Tracts of telomere-like DNA as long as the (CA)17 tract were extremely rare in nontelomeric regions of the yeast genome. For example, seven yeast chromosomes had no internal tract of telomere-like DNA longer than 14 base pairs in the proper orientation to promote telomere addition (Figure (Figure5C).5C). We propose that long tracts of telomere-like DNA, such as the (CA)17 tract on chromosome VII, increase the probability of telomerase-mediated telomere addition. This proposal was also made in a previous study in which a 78-base pair tract of C4A2/T2G4 DNA, a ciliate telomeric sequence not found normally in yeast, promotes telomere addition at an HO-induced double-strand break on chromosome III (Kramer and Haber, 1993 blue right-pointing triangle). In this system, no telomere addition events are detected in the absence of the ciliate tract, consistent with our finding that chromosome III had no long tract of telomere-like DNA (Figure (Figure5C).5C). This model suggests that de novo telomere addition is rare in wild-type cells in part because there are few internal tracts of telomere-like DNA long enough to promote telomere addition.

How might long tracts of telomere-like DNA increase the probability of telomerase elongation? After HO induces a double strand break, the 5′ end is degraded much faster than the 3′ end (White and Haber, 1990 blue right-pointing triangle). This degradation will expose the G-rich strand of telomere-like tracts (Figure (Figure6).6). Because there was a minimum of 37 bps between the (CA)17 tract and the start of the newly added telomere (Figure (Figure4,4, C and D), the (CA)17 tract was not itself the site of telomere addition. Previous studies also found that several base pairs can intervene between the site of telomere addition and a telomere-promoting sequence (Murray et al., 1988 blue right-pointing triangle; Wang and Zakian, 1990 blue right-pointing triangle; Kramer and Haber, 1993 blue right-pointing triangle), but our analysis is the first to document the ability of a naturally occurring tract of chromosomal, telomere-like DNA to promote telomere addition.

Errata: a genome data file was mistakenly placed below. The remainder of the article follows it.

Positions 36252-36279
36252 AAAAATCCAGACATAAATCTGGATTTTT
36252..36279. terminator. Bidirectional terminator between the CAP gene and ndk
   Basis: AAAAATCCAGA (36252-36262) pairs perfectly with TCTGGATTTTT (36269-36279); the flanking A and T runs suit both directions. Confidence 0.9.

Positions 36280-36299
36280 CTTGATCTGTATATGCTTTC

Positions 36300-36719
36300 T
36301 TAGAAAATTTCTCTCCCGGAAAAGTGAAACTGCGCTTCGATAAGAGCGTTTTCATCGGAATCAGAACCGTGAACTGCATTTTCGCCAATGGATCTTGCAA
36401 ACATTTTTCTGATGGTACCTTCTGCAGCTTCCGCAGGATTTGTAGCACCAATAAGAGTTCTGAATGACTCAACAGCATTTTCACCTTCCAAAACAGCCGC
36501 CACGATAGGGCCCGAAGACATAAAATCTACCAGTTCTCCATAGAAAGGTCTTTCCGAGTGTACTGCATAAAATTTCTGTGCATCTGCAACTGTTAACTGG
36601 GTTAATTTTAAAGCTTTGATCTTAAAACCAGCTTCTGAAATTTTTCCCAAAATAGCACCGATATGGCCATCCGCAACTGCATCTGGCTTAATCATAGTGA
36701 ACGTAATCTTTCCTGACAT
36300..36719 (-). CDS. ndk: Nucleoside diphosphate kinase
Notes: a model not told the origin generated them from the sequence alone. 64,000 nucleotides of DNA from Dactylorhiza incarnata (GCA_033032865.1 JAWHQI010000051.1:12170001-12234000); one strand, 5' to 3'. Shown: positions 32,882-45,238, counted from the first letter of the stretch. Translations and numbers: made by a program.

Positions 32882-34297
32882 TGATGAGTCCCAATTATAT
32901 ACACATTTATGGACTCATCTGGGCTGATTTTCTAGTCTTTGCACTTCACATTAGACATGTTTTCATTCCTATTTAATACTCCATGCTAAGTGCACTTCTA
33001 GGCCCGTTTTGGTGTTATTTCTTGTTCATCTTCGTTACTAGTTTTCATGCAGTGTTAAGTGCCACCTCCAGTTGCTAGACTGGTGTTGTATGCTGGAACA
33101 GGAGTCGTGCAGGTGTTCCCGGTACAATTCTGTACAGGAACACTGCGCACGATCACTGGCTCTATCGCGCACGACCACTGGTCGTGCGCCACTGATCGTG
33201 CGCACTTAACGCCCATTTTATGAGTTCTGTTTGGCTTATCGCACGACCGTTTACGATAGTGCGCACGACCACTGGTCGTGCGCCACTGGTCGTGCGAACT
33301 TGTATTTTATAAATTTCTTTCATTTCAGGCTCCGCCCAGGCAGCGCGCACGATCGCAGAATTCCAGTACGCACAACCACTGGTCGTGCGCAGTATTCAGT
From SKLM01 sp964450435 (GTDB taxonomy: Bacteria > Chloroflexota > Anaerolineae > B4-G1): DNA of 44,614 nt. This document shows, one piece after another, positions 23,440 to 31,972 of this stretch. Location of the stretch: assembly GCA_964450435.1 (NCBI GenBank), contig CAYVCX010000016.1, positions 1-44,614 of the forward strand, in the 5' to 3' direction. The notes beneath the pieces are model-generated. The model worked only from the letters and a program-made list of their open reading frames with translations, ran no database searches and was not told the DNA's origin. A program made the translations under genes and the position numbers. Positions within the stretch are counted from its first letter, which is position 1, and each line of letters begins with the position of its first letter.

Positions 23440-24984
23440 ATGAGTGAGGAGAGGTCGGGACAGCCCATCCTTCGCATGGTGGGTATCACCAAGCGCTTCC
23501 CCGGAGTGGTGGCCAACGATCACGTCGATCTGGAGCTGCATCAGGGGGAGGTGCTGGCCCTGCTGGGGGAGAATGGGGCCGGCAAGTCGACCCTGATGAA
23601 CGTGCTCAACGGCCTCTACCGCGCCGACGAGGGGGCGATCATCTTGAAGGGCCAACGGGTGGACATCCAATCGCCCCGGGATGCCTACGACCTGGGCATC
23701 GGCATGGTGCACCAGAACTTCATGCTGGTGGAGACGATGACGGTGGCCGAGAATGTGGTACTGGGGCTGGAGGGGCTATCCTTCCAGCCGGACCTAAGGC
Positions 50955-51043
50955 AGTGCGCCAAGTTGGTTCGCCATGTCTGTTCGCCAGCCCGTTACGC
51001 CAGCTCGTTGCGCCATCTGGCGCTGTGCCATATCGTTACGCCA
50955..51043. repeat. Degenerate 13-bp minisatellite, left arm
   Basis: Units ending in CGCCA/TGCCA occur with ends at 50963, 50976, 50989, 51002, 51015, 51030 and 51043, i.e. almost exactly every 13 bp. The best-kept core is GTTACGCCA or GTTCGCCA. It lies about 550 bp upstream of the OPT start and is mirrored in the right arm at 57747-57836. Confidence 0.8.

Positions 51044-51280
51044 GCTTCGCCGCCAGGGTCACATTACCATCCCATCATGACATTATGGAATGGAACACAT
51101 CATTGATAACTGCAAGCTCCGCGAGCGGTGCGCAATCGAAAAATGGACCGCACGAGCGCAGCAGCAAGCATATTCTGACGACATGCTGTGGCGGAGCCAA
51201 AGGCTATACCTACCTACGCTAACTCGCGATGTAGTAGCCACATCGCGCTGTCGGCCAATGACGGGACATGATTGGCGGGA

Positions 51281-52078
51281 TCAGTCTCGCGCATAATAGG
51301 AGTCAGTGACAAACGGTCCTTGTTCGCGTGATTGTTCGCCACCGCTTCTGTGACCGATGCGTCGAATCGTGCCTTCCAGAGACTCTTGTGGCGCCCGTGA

Figure 6
Model for de novo telomere addition after chromosome breakage. The striped and spotted rectangles represent, respectively, the C and G-strands of a long stretch of telomere-like DNA, such as the (CA)17 tract on chromosome VII. Small closed circles represent ...

These data argue that telomere-like tracts do not act simply by increasing the probability of primer pairing to the template region of telomerase RNA. Rather, we suggest that telomere-like tracts recruit telomerase by interacting with the anchor site (or another site) on telomerase (Figure (Figure6).6). To explain the processivity of ciliate and human telomerase in vitro, DNA primers are proposed to make contact with telomerase at two sites: the catalytic site where the primer is base paired to telomerase RNA, and the anchor site (Greider, 1991 blue right-pointing triangle; Morin, 1991 blue right-pointing triangle; Hammond et al., 1997 blue right-pointing triangle). Binding at the anchor site can retain telomerase at the telomere during the translocation step, when the primer is released from the active site. Consistent with a model in which the single strand (TG)17 tract binds telomerase, TG1–3 and (TG)n but not C1–3A or duplex oligonucleotides bind Saccharomyces telomerase in vitro (Lue and Xia, 1998 blue right-pointing triangle). Yeast telomeres are clustered in vivo (Gotta et al., 1996 blue right-pointing triangle). This clustering might facilitate the ability of a shorter tract of telomere-like DNA that is close to a telomere, such as the 11-base pair tract within URA3 (Figure (Figure3B),3B), to recruit telomerase from another telomere, whereas the same length tract far from a telomere would be less effective.